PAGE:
Redirects: A Comprehensive Guide to URL Redirection

This article will guide you through the process of setting up URL redirections on your website.

The “url redirection attack” is a type of attack that redirects users to websites or apps with malicious intent. This article will provide comprehensive information on the topic.

When content is relocated to a new place, a page is removed from a site, or the domain name is changed, redirects are used to redirect both website users and search engines from one page to another. 

They’re necessary for both SEO and user experience, since neither users nor search engines want to be directed to a website that no longer exists. 

However, there are many distinct sorts of redirects, as well as a variety of situations in which each should and should not be utilized. 

In this post, I’ll go over all you need to know about redirects, clear up some of the most often asked issues, and help you figure out which kind to utilize in certain cases.

I’ll go through the following points in detail:

What Are Redirects, and Why Do They Matter?

Simply said, redirects are a method of redirecting visitors (or search engine bots) from one URL to another when the original is no longer available.

Anyone who arrives on a page that has been relocated or removed will get an error if there is no redirect in place. 


However, why are redirects so crucial? 

Users who expect to view a live web page will be disappointed when they arrive on an error page. This might force people to bounce or abandon the site, which means the chances of them becoming a customer, client, or even an email subscriber are greatly reduced.

We expect to be directed to the appropriate website when we click a link, not given an error because it has been relocated or deleted.

But only if there isn’t a redirect in place. 

Use a redirect to guide visitors to the new URL, and you’ll have a pleased visitor who gets to where they meant to go despite the changing URL. You took them directly from page A to page B.

When a page produces a 404 status code (or similar not found error, such as 410), search engines will immediately remove it from the index, thus removing it from whatever SERP ranks it previously had.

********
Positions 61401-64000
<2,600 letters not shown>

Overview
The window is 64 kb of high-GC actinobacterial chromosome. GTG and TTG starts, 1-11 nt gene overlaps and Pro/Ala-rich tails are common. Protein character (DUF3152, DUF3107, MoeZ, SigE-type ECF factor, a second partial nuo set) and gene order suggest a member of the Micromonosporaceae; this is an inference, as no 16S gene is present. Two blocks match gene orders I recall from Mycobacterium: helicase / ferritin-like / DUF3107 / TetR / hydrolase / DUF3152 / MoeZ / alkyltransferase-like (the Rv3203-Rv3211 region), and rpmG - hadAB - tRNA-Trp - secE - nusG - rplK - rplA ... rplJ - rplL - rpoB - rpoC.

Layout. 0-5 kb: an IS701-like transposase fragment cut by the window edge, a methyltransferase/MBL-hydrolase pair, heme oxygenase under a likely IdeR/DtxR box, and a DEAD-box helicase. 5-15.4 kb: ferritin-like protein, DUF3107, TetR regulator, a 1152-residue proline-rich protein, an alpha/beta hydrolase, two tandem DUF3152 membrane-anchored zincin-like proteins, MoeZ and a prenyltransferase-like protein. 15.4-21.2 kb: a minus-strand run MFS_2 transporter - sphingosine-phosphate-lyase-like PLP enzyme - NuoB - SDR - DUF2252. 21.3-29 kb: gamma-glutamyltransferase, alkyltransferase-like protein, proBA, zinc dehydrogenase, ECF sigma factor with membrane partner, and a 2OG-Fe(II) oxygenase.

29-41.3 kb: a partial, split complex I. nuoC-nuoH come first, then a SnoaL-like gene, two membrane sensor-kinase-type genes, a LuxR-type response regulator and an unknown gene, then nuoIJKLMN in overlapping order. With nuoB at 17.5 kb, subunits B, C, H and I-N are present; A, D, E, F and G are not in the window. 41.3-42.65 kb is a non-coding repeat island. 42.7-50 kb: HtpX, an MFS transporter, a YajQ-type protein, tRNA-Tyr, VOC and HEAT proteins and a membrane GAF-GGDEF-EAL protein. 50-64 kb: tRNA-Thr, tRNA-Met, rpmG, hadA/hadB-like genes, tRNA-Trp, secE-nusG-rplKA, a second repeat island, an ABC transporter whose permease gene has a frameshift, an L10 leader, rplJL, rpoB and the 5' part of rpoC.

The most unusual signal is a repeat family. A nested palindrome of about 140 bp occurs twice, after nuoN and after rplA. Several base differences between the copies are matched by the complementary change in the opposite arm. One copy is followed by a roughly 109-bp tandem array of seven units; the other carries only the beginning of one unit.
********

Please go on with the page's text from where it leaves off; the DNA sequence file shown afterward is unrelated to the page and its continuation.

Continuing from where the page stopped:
Even if the page is just temporarily relocated, search engine bots must be notified.

Let’s not forget that any backlinks pointing to a 404 page will not be counted by the algorithm and will therefore be squandered (yes, this does happen, and a review of some of the world’s most prominent brand’s websites found that thousands of fantastic links are being lost as a result of this problem).

Failure to employ redirects may lead to a loss of search engine rankings as well as unhappy visitors. 

So, whether you’re redeveloping your website and altering the URL structure of your pages, migrating to a new domain, or just cleaning up outdated information on a regular basis, you need to grasp the necessity of redirects and when to utilize them. 

When Should You Use Redirects?

When you need to employ redirects, you should:

  • You change a web page’s URL (from URL A to URL B).
  • You get rid of a page that gets a lot of traffic or has a lot of backlinks pointing to it.
  • The structure of your website evolves as you redesign it.
  • You change the domain name of your website.
  • You combine two or more websites into one.
  • You make the switch from HTTP to HTTPS.
  • Duplicate material on trailing-slash or non-www URLs must be avoided.

You may simply need to redirect a single URL (or a series of single URLs) or a directory on a website at times. You may need to reroute a whole domain at times. However, you must be aware that various sorts of redirects must be used based on the scenario and the final aim.

Recognizing the Various Types of Redirects

The sort of redirect you use is mostly determined by the cause for the change and whether it is temporary or permanent.

Knowing the many redirect choices allows you to choose the best one for each situation and avoid SEO or user experience difficulties. 

However, be warned that employing the incorrect sort of redirect, as well as not using redirects at all, may result in a loss of search engine rankings in certain situations. If you have a complicated scenario and are unclear which redirect type to employ to avoid difficulties, or whether you even need to utilize redirects at all, you should get guidance from an expert SEO.

Redirects from HTTP

Perhaps the most commonly used type of redirects are Redirects from HTTP. 

“A HTTP Redirect is a richer way to redirect because it gives the User-Agent more information than just the new address,” according to the W3C, “because the server also gives some information about the purpose and type of redirection, which allows the User-Agent to behave differently depending on the type of redirect.”

And it is this information about the redirect’s purpose and nature that makes it so popular, since it allows you to offer alternative directions based on the scenario.

But what are the different types of Redirects from HTTP and which should you use when?


Redirects to 301 (Moved Permanently)

A 301 redirect signifies that the content of the old URL has been permanently relocated to a new URL. 

When you need to lead visitors and search engines to a new page address and the old URL won’t be returning, use this form of redirect. 

These are by far the most prevalent and discussed redirects, and they are one of the most fundamental SEO concepts, since they may not only forward people but also pass on PageRank.

This implies that, in most cases, backlink authority is passed on to the new page, as long as the new page’s subject closely matches the old.

This 301 redirects guide might help you learn more about it.

302 Redirects (Found & Moved Temporarily)

A 302 redirect sends a user from page A to page B while also indicating that this is simply a temporary change and that the original URL will be restored.